Though Started From The Gutter shows little concern for upward mobility, Skeaz Lauren does make skirmishes onto WASP turf. By supplementing his name with ‘Lauren’ and his image with Polo, Skeamo goes through the motions of an upward climb, even as he stays gutter-bound. Take his video for Polo. Released five months after Started From The Bottom and two months after Started From The Gutter, it dispenses with Drake’s grand narrative of success and hones in on just one of its symbols: the golf buggy. Skeaz Lauren is on a golf course, wearing head-to-toe Polo, rapping about Polo, riding round in a buggy and occasionally jumping out to hit balls. The crucial difference between the two clips is one of teleology. Where Drake has a destination (a house party with all his friends), Skeaz Lauren just rides around until the clip ends. And where Drake’s country club dalliance is an expression of wealth and power, Skeaz Lauren’s aimless trip around the golf course is the perfect expression of his particular brand of futile aspiration.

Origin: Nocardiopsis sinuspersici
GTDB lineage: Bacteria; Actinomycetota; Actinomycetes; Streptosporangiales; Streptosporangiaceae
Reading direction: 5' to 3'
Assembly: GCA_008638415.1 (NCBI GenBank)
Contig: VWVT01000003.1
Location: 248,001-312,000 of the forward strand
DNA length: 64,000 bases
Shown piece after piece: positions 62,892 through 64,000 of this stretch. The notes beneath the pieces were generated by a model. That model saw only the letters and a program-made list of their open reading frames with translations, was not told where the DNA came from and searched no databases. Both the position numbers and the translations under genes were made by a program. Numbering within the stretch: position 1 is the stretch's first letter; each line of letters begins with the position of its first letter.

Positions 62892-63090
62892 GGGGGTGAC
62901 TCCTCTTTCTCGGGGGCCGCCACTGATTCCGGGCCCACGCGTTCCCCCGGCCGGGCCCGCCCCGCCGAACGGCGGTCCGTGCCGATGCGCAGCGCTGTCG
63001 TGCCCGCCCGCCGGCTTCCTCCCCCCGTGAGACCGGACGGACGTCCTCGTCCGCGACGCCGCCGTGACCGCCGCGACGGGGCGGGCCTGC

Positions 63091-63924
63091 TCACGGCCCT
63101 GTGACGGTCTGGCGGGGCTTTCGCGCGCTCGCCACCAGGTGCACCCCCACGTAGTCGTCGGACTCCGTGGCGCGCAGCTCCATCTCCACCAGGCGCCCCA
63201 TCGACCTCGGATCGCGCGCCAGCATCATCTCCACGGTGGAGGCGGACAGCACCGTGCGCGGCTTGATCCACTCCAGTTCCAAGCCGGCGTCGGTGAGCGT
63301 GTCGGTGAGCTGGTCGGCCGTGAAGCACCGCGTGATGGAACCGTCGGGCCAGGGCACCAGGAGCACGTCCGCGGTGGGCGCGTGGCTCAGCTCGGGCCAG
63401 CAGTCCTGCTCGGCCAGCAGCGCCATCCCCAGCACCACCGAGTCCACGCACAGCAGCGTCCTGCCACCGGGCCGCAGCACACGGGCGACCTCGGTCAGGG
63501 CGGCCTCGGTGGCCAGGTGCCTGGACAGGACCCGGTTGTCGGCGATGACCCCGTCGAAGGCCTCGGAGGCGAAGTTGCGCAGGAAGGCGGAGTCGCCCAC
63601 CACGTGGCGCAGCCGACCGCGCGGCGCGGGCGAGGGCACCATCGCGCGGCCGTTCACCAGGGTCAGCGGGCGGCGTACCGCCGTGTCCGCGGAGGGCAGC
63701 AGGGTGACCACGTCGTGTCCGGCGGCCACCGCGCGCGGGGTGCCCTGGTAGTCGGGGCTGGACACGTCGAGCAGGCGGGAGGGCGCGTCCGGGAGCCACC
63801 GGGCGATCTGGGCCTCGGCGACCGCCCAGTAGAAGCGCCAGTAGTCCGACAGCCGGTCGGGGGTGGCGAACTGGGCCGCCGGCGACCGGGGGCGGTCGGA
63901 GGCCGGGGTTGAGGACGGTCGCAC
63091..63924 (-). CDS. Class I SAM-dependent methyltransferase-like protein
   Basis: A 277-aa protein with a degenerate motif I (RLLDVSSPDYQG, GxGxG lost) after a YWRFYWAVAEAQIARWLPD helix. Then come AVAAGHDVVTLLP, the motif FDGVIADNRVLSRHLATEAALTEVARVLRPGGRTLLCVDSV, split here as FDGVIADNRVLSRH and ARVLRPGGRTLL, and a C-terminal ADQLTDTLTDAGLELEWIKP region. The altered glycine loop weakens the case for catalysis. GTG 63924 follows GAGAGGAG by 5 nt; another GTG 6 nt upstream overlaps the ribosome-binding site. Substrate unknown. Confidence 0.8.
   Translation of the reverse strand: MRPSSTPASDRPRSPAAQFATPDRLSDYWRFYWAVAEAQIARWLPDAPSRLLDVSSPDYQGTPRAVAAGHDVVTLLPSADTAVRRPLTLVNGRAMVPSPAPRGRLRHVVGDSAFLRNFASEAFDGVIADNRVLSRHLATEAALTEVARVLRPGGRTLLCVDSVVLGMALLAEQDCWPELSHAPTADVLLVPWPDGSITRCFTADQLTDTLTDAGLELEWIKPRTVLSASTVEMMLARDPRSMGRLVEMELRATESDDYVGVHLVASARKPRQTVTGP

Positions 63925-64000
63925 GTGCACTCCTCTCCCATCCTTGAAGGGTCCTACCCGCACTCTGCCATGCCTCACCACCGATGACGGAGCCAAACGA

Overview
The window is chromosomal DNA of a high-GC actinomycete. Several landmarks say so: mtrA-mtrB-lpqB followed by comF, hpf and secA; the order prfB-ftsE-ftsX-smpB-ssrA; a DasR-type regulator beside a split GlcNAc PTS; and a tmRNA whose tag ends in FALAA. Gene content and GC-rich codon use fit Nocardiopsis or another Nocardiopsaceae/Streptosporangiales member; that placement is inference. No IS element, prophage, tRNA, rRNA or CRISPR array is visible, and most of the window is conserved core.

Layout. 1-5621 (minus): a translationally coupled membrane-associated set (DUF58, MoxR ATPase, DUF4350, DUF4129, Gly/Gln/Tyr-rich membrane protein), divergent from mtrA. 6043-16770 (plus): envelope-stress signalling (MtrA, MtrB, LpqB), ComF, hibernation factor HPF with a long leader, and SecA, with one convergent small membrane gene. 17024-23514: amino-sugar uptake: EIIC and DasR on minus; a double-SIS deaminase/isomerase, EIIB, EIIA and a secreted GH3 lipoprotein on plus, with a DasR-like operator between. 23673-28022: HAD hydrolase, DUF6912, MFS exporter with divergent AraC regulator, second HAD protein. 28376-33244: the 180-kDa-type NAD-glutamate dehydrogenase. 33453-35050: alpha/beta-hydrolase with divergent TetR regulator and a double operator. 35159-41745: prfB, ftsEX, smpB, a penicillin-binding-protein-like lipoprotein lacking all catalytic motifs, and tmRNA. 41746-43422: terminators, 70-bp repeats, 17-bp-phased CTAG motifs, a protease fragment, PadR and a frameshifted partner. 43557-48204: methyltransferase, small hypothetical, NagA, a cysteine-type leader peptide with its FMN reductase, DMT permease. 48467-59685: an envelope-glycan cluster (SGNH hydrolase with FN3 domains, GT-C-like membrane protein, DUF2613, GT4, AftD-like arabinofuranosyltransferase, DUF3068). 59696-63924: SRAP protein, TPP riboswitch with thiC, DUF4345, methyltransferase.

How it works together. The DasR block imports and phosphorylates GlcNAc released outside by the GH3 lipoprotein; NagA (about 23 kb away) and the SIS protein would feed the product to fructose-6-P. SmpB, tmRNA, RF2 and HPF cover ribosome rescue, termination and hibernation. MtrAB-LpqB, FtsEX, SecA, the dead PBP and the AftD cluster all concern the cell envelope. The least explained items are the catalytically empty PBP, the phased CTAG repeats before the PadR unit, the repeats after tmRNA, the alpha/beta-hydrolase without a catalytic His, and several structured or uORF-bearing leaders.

Aspiration is the hinge between authenticity and inauthenticity. It marks the distance between where you are now (your authentic position), and where you presumably want to be (an inauthentic position). At the same time, to be heard and admired by middle-class consumers you must demonstrate that you aspire to be a middle-class consumer. It’s an impossible bind. Authenticity, the kind consumers claim to respect, means that you are liable to be ignored unless you already have a platform from which to speak—and having this platform makes you inauthentic. In this way, the middle-class consumer’s desire for authenticity reveals itself as a fetishization of poverty.
In Australia, Polo has become a symbol of precisely this. On Boxing Day last year, Skeaz Lauren posted a photo on his Facebook page of a pile of security tags, all notably devoid of the items they were meant to secure. One can only assume that at least some were attached to Ralph Lauren gear.